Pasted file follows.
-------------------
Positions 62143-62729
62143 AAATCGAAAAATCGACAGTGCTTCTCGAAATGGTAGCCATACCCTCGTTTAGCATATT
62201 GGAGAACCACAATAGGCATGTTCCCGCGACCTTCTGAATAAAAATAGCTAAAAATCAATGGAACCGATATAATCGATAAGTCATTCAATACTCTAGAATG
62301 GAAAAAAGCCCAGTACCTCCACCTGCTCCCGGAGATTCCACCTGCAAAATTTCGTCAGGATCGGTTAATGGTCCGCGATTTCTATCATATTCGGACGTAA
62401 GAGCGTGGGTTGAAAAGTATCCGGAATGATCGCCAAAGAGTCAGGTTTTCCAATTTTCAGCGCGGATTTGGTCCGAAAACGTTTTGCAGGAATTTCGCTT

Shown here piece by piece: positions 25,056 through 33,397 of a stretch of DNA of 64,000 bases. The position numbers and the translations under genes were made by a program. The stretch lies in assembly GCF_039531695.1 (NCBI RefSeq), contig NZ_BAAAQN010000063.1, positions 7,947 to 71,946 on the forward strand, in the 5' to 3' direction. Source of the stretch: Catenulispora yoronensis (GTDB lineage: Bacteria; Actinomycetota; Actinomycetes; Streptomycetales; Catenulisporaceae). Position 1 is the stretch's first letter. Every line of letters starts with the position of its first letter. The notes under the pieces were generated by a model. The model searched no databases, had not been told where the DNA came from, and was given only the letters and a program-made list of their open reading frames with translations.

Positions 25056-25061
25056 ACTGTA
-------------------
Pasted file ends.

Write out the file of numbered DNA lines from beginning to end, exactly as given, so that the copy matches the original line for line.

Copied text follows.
Positions 62143-62729
62143 AAATCGAAAAATCGACAGTGCTTCTCGAAATGGTAGCCATACCCTCGTTTAGCATATT
62201 GGAGAACCACAATAGGCATGTTCCCGCGACCTTCTGAATAAAAATAGCTAAAAATCAATGGAACCGATATAATCGATAAGTCATTCAATACTCTAGAATG
62301 GAAAAAAGCCCAGTACCTCCACCTGCTCCCGGAGATTCCACCTGCAAAATTTCGTCAGGATCGGTTAATGGTCCGCGATTTCTATCATATTCGGACGTAA
62401 GAGCGTGGGTTGAAAAGTATCCGGAATGATCGCCAAAGAGTCAGGTTTTCCAATTTTCAGCGCGGATTTGGTCCGAAAACGTTTTGCAGGAATTTCGCTT

Shown here piece by piece: positions 25,056 through 33,397 of a stretch of DNA of 64,000 bases. The position numbers and the translations under genes were made by a program. The stretch lies in assembly GCF_039531695.1 (NCBI RefSeq), contig NZ_BAAAQN010000063.1, positions 7,947 to 71,946 on the forward strand, in the 5' to 3' direction. Source of the stretch: Catenulispora yoronensis (GTDB lineage: Bacteria; Actinomycetota; Actinomycetes; Streptomycetales; Catenulisporaceae). Position 1 is the stretch's first letter. Every line of letters starts with the position of its first letter. The notes under the pieces were generated by a model. The model searched no databases, had not been told where the DNA came from, and was given only the letters and a program-made list of their open reading frames with translations.

Positions 25056-25061
25056 ACTGTA